In the past few days, photos of Syed Rizwan Farook and Tashfeen Malik, the husband and wife who shot and killed 14 people in San Bernardino last week, have been widely circulated in the media.
Photos show Malik wearing a hijab, the traditional Muslim head scarf. As anti-Muslim sentiment and political rhetoric have escalated since last week, some Muslim women who wear hijab say they're afraid of attracting unwanted attention.
Like Maria Ahmed, an Orange County mother of three who in recent days has decided to lay low, avoiding unnecessary outings.
“I haven’t gone grocery shopping,” Ahmed said. “I ask my husband to pick up groceries during the day, or after work, whenever he gets a chance. I just don’t feel safe going out.”
Ahmed wears hijab, as she has all her adult life. She considers it part of her identity as a Muslim woman. But she gets unnerved by the stares she’s received lately, and worse.
Last month, she said, after the terror attacks in Paris, a woman in a grocery store near Ahmed’s home in Orange County accosted her.
“She said, ‘Why are you even here? Why can’t you just go back?’” Ahmed said.
She said the woman kept trying to engage her, following her around the store and eventually to her car. Ahmed drove around in circles for a while before heading home, afraid she might be followed.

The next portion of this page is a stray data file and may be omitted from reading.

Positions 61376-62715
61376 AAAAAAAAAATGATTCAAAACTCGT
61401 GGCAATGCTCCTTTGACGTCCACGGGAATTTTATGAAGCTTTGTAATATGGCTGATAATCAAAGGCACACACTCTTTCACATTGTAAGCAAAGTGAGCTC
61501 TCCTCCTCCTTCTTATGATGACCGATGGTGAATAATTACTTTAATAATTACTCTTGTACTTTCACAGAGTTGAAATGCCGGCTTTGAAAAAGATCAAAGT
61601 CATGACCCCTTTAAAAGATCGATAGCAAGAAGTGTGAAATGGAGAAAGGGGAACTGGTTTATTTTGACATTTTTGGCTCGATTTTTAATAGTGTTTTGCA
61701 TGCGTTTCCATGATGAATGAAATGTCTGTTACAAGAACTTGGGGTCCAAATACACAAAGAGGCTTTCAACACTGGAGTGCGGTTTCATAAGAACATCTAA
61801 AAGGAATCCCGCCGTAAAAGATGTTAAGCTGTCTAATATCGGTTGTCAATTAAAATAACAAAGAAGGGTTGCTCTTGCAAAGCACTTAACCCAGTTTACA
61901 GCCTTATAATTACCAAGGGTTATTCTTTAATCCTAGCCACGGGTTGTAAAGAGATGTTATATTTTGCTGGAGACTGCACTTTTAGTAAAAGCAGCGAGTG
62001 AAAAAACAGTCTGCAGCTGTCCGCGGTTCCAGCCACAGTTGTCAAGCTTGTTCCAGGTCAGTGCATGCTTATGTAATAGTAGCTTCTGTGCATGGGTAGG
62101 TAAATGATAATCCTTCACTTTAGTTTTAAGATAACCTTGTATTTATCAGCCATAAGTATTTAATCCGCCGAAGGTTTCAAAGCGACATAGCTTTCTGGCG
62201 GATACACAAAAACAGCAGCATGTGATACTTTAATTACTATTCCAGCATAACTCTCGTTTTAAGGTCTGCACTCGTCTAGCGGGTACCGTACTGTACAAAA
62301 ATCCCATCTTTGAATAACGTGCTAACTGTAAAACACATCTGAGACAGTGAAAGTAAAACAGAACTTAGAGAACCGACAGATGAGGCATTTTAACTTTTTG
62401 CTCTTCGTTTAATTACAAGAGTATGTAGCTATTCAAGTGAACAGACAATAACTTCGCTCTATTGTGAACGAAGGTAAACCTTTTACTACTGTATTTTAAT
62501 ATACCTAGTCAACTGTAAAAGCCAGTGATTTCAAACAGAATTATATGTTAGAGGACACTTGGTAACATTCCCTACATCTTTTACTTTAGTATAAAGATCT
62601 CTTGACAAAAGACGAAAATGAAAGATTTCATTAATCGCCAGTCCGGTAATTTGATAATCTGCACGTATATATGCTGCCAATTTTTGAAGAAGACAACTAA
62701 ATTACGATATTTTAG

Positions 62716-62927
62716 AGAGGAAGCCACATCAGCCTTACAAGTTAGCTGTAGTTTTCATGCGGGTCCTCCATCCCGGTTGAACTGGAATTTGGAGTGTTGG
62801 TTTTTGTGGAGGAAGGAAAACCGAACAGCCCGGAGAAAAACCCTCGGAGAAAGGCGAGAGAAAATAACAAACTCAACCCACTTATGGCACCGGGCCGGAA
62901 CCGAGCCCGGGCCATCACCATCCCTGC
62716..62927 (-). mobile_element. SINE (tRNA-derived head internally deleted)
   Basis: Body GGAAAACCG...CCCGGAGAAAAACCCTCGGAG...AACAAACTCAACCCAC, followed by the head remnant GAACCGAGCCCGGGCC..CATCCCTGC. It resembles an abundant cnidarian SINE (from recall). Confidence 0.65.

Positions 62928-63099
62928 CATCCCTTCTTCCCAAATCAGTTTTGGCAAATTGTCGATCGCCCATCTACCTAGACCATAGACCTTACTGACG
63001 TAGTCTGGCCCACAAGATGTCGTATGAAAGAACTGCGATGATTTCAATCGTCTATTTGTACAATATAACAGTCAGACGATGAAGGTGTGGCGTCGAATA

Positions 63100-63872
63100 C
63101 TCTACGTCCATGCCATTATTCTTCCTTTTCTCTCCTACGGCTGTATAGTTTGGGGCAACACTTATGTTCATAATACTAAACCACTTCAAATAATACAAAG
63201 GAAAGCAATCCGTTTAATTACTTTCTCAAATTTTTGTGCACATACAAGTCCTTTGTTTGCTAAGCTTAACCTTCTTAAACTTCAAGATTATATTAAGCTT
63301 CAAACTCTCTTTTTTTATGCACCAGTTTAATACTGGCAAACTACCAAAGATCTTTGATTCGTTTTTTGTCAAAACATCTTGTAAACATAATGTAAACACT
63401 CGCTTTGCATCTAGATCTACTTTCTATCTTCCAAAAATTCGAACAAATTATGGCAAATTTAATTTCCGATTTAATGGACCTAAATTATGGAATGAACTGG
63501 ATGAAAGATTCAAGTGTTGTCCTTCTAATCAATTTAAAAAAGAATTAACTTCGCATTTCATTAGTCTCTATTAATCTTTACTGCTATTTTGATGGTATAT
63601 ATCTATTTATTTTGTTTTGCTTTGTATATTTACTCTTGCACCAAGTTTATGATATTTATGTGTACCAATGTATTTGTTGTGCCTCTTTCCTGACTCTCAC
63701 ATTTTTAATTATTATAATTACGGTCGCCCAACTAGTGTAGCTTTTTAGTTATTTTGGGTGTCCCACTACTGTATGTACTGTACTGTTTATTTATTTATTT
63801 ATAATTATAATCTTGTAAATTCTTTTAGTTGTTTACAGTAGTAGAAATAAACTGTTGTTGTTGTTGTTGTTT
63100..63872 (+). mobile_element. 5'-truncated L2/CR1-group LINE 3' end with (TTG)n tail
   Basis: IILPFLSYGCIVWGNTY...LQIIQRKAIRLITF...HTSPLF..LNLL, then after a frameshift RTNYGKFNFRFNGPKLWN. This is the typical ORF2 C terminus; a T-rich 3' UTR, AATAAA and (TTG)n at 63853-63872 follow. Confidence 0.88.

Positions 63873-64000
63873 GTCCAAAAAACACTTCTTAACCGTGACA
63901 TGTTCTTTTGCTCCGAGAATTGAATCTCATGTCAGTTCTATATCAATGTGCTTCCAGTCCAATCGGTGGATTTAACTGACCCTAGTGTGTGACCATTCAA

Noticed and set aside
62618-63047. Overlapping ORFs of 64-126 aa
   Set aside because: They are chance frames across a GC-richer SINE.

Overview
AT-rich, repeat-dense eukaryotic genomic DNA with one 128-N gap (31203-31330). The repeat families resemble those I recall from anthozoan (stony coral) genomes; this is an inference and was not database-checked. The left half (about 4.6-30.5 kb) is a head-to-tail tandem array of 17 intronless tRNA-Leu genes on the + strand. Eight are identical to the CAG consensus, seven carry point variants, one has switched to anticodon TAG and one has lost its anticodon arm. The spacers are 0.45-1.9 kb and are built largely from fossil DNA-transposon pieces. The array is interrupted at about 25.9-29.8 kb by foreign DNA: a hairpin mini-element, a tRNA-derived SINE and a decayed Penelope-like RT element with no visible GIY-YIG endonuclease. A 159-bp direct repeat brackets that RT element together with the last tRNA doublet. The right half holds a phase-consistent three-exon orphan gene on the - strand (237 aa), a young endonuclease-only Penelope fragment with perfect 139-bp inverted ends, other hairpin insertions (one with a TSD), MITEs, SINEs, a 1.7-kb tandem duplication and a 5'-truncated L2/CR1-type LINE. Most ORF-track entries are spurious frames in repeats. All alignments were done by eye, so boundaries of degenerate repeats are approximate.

Another day, she said, someone shouted insults at her from a vehicle while she was in the pickup line at her kids’ school. In the past week, she’s decided to stop wearing her abaya, a traditional long dress.
“Dropping my kids off in the morning, I’ve started to wear dresses and cardigans, instead of the longer dresses I used to wear before, because I’m afraid of being shouted at or pushed or something,” Ahmed said.
She’s also been reluctant to tell people that she was born in Pakistan, because it’s the same country that Malik, the female shooter, emigrated from last year.
Ahmed is not the only hijabi who is feeling self-conscious, said Rani Hussain, who leads a group called the Muslim Women’s Council in Orange County. Unlike most Muslim men, Muslim women who wear hijab stand out.
“Many Muslim women who wear the hijab, or the abaya, feel that they are more conspicuous than the Muslim men who just wear regular clothing," Hussain said. “And therefore they feel that they are more likely to be the recipient of hate speech, or possible hate crimes.”
With a widely circulated photo of a female crime suspect in hijab now seemingly everywhere, “many women have been the recipients of comments, and looks, and whispers,” she said.
Not all Muslim women wear hijab; Hussain, who does not, said it’s a personal choice. She said she’s heard from some women who are contemplating no longer wearing one, so as not feel like targets.
Ahmed said she plans to keep wearing her hijab, in part because she wants to be a good example to her kids for standing up for one’s beliefs. But these days, she mostly keeps her kids home, too, for fear they’ll witness exchanges like she has.
“I used to take my kids out to the park every day after school," Ahmed said. Now, “I just let them play in the backyard.”